On the calorie-consumption list Spain came out as the 30st with an average of 3.270 kCal per day. This is still more than the recommended daily intake but the ingredients are very different from the American ones. The Spanish eat five times a day, and instead of quantity they go for quality: a light breakfast with coffee and orange juice, a slice of bread with jamón (famous Spanish ham) and extra virgin olive oil. A relaxed lunch with soup, meat and rice or potatoes, and a little dessert for guilt. A light dinner, mostly green salad or Gazpacho soup. Two light snacks during the day with fruits or sea food. Everything is local, everything is home-made, food is rich in nutrients and natural ingredients.

The French have a similar principle: they insist on quality as well. They take their time when enjoying their food and don’t deny anything good from themselves, however, they do control their portions! Their average daily calorie intake is 3.550 kCal, still not too low, but quality food prevails junk food any day! The French might eat 4-5 courses in a row, but all of them are tiny portions, arranged on the plate like a piece of art, made from the finest ingredients. French cheese, hearty soups and fresh fish are common choices for a French menu, along with some potatoes or a fresh baguette. I am sure the French would never place a lactose-gluten-sugar-chicken skin-E 423 sausage in their mouth!

And finally, we got to the Japanese. It is a widely known fact that they have the longest life expectancy in the world, and they have every chance to live long in the best health and shape possible. This is not only due to their habit of all generations living together in one big family and providing a loving and caring environment, but also to their eating habits. They consume an average of 2.810 kCal per day, which is a good 1.000 kCal less than the American custom.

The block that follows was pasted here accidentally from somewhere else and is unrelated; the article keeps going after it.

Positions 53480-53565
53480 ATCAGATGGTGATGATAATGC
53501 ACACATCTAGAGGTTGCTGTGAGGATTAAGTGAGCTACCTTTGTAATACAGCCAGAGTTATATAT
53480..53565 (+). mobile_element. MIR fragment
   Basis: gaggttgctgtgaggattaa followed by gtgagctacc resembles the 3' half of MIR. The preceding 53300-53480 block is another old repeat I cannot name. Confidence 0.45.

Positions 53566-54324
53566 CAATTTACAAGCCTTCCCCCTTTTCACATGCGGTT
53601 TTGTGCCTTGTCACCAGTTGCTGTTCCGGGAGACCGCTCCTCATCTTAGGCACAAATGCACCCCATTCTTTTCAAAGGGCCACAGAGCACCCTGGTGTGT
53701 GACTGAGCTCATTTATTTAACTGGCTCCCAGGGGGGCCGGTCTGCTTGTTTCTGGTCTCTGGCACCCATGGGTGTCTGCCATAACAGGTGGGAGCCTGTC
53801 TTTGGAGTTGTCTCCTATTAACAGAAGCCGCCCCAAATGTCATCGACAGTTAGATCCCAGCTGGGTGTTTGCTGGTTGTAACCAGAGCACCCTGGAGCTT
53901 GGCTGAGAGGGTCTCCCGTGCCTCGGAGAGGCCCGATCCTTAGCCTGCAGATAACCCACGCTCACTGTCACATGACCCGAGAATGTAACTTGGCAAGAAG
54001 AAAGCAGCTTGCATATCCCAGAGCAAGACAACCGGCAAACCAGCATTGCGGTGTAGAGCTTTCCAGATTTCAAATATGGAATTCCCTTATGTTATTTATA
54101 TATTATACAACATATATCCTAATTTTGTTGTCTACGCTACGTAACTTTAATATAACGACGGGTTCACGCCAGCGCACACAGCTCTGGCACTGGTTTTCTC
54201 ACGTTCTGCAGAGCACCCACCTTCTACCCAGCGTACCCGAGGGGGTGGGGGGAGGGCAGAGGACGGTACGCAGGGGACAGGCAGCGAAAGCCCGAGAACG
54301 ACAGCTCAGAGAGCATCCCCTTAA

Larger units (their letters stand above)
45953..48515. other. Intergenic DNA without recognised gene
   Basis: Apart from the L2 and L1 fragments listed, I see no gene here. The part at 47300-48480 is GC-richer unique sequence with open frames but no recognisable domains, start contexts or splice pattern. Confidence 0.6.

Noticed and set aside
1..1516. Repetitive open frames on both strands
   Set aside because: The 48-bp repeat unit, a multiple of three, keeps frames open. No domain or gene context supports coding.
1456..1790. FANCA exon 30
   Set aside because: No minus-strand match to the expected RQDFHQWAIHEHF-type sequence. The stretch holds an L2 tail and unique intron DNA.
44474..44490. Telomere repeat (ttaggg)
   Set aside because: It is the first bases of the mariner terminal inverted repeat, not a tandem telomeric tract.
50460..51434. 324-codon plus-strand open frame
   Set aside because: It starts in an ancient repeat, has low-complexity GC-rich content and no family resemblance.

Eating less is proven to be one of the most powerful factors on leading a long and healthy life, and if we consider that the Japanese eat small portions of barely-processed, mostly raw, natural food, we cannot wonder why they easily hit 90 without considerable health problems. Their diet consists of vegetables, cooked rice, a lot of fish and sea food, tofu and algae, fruit rather as dessert than a main dish. They eat tiny, beautifully served portions, which allows their brains to realize when they are not hungry anymore. They usually stop eating when they are 80% full, so they will not get tired after a meal and can keep their calories down.

We can conclude that eating less is definitely not only for people with an eating disorder. We must not go into extremes of course, but we can survive on much less calories than you could imagine, and as a matter of fact, we ONLY survive if we eat less than we do now. If we swap processed, sugary food to something more natural, we are already on the right path. Let’s learn from other nations, make a French Monday, a Japanese Tuesday.. We will be surprised and very pleased with the result: getting to know new cultures and flavours, and also fitting into our teenage jeans again. 😉